That said for investment banking your degree subject isn't really important - investment bankers don't use sophisticated mathematics, they just use a lot of basic GCSE level maths at large scales in spreadsheets frequently. So if you are specifically interested in Eastern Europe then it may be a course of interest. If you prefer the economics department modules though that's reasonable - they will be much more mathematical (as the SSEES ones don't assume A-level Maths to begin with, as those without the A-level do a maths module alongside those in first year in HPE to get them up to A-level standard, whereas the economics department modules I believe normally require A-level Maths and/or Further Maths from the start).

BA vs BSc is totally meaningless by the way - nobody, not employers nor anyone else, pays any attention to that.
Hey, can you tell me what they said? I'd also like to change course too
Reply 7
Original post by artful_lounger
Yes this is the point I was trying to make sure you were aware of - as the course is based in SSEES and using SSEES modules, it's very focused on central and Eastern Europe! Which some people may be interested in but I suspect not everyone applying to the course is!
That said for investment banking your degree subject isn't really important - investment bankers don't use sophisticated mathematics, they just use a lot of basic GCSE level maths at large scales in spreadsheets frequently. So if you are specifically interested in Eastern Europe then it may be a course of interest. If you prefer the economics department modules though that's reasonable - they will be much more mathematical (as the SSEES ones don't assume A-level Maths to begin with, as those without the A-level do a maths module alongside those in first year in HPE to get them up to A-level standard, whereas the economics department modules I believe normally require A-level Maths and/or Further Maths from the start).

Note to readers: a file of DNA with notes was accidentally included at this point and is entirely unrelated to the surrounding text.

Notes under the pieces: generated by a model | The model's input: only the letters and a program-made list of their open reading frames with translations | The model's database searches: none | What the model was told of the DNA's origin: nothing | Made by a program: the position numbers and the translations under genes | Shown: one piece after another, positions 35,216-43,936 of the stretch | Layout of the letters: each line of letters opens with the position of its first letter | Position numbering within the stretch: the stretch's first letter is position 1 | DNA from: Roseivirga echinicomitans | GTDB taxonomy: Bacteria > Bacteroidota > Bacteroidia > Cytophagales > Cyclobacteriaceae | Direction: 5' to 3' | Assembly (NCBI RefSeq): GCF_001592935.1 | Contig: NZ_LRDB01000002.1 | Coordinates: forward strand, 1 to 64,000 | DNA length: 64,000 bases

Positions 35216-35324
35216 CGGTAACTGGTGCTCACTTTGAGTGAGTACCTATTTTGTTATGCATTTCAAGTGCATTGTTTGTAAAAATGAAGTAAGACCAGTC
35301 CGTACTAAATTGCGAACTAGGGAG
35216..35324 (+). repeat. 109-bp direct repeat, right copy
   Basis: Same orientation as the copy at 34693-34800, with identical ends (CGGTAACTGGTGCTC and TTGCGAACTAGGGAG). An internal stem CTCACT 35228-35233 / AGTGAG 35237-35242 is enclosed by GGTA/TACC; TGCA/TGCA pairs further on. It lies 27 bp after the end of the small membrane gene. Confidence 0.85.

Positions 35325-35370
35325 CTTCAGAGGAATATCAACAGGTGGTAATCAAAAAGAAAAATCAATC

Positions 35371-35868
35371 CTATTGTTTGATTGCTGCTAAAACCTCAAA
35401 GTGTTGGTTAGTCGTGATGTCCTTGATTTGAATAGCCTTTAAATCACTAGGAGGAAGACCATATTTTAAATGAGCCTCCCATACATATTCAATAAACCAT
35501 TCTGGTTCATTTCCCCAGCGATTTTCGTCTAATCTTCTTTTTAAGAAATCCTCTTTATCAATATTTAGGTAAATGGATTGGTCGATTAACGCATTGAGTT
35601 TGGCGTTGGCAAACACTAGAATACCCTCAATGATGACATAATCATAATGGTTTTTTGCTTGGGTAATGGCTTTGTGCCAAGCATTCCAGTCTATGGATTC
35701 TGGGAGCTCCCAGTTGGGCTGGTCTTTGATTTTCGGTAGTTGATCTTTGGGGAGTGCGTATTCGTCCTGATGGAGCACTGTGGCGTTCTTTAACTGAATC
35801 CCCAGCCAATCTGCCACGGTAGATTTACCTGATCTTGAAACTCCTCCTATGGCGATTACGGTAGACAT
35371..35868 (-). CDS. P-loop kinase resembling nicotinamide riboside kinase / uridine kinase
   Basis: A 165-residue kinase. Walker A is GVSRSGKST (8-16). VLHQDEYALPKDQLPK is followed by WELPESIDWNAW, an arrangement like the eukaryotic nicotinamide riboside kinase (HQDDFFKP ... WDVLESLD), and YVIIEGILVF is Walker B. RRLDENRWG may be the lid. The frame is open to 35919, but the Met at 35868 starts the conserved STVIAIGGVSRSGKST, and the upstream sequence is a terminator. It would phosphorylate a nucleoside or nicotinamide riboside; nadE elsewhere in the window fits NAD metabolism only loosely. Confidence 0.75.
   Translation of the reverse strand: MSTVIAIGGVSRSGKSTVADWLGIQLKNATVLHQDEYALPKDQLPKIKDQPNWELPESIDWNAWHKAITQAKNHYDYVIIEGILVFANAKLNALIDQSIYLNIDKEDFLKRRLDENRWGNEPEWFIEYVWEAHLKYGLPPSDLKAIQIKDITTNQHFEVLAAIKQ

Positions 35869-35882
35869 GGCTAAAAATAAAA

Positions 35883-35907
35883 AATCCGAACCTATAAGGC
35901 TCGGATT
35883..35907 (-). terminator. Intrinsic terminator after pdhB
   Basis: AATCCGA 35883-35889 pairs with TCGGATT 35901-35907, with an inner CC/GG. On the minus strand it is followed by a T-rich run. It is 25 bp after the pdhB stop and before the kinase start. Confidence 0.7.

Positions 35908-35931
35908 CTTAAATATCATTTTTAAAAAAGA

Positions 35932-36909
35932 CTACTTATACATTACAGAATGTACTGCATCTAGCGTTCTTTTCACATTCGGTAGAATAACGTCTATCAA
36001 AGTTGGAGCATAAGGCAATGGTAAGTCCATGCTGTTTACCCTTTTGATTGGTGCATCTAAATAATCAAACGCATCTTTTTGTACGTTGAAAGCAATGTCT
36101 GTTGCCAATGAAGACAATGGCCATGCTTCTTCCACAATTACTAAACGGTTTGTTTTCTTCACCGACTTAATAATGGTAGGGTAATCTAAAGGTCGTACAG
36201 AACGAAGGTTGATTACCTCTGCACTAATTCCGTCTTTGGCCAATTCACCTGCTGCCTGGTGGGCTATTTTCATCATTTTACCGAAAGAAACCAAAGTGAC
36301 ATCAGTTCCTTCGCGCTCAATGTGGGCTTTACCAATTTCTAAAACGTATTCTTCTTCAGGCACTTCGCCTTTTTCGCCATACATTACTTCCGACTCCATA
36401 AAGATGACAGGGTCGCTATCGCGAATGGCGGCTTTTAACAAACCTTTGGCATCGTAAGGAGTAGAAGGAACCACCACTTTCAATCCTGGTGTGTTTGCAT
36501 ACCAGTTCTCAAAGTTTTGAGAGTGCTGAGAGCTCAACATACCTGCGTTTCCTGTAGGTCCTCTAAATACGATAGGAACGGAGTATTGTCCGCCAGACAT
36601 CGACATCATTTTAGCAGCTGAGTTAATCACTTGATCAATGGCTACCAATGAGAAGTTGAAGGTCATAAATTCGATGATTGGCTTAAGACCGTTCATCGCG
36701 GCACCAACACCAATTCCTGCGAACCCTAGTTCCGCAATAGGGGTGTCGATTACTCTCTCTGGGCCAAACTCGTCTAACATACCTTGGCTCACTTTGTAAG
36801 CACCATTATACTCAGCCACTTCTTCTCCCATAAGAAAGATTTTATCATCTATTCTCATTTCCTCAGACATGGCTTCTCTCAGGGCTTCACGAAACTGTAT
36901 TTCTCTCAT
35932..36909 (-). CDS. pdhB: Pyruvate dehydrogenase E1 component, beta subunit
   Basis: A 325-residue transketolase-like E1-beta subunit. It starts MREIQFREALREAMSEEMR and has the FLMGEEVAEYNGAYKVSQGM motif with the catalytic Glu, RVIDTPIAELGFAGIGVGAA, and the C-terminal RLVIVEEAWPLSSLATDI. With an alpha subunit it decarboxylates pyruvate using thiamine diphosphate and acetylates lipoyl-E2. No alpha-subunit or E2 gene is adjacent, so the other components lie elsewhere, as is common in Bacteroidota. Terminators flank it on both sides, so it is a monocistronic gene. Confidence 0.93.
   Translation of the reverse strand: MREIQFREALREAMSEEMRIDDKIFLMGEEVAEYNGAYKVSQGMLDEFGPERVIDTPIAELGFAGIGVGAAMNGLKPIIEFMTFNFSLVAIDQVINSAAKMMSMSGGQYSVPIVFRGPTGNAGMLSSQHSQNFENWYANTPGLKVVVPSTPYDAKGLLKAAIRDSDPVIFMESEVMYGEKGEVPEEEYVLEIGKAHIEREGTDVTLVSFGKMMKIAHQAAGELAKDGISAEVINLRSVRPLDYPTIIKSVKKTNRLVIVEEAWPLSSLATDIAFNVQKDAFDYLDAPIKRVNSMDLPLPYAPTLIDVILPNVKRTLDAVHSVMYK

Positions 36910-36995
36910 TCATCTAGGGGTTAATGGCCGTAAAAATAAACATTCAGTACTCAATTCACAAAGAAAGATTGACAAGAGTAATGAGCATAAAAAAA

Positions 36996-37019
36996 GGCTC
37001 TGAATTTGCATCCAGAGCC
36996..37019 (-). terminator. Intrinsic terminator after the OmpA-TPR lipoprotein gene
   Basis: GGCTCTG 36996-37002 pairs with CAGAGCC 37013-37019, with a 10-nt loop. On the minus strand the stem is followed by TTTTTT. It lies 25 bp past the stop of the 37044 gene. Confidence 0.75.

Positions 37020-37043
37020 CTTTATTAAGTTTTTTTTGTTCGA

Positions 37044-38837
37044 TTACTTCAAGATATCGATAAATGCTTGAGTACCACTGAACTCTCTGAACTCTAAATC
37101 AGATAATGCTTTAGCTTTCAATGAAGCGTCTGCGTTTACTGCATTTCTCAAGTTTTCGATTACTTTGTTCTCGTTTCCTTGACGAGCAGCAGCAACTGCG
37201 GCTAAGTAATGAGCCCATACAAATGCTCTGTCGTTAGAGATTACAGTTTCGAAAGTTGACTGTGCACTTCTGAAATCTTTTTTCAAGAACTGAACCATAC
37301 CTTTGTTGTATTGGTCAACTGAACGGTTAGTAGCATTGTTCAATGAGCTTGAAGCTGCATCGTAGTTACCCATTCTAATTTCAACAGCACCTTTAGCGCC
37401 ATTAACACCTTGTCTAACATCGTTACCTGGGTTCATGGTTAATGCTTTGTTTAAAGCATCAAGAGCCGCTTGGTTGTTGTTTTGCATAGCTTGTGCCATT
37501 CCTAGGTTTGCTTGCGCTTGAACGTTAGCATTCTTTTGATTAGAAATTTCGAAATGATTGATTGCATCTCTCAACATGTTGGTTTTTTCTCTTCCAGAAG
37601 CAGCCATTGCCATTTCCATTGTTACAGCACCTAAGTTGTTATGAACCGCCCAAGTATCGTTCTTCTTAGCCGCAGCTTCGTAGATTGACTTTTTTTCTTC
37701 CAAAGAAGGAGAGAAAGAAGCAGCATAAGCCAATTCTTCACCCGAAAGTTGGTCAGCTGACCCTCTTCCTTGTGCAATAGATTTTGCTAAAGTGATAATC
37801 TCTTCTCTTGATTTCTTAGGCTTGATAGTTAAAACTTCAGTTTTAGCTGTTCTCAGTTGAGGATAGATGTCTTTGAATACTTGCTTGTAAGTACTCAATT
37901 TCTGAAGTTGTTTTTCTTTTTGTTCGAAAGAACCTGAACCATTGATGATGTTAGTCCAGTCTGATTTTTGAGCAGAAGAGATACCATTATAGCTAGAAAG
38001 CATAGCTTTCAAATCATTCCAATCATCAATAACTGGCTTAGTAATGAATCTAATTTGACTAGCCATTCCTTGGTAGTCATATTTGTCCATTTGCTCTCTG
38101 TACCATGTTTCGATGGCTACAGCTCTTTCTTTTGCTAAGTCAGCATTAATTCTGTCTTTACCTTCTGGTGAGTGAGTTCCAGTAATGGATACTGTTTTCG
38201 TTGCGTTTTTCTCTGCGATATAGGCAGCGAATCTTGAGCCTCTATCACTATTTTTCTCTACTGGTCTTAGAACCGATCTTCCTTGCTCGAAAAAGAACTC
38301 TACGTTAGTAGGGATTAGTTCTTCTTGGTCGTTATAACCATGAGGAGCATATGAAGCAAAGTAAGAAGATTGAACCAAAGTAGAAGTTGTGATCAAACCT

BA vs BSc is totally meaningless by the way - nobody, not employers nor anyone else, pays any attention to that.

Yeah actuallt having had a look at it again, I think I still prefer it to philosophy. The econ doesnt look as good as in the econ and phil course but I think I still prefer it to doing phil. Thank you sm btw for your replies btw
Reply 8
Original post by Anonymous
Hey, can you tell me what they said? I'd also like to change course too

Hi they haven’t replied to me yet. They said they usually take up to 10 working days but since they were off from the 27th-4th it’s taking longer. What courses are you hoping to switch from and to?

Quick Reply

Latest

Trending

Trending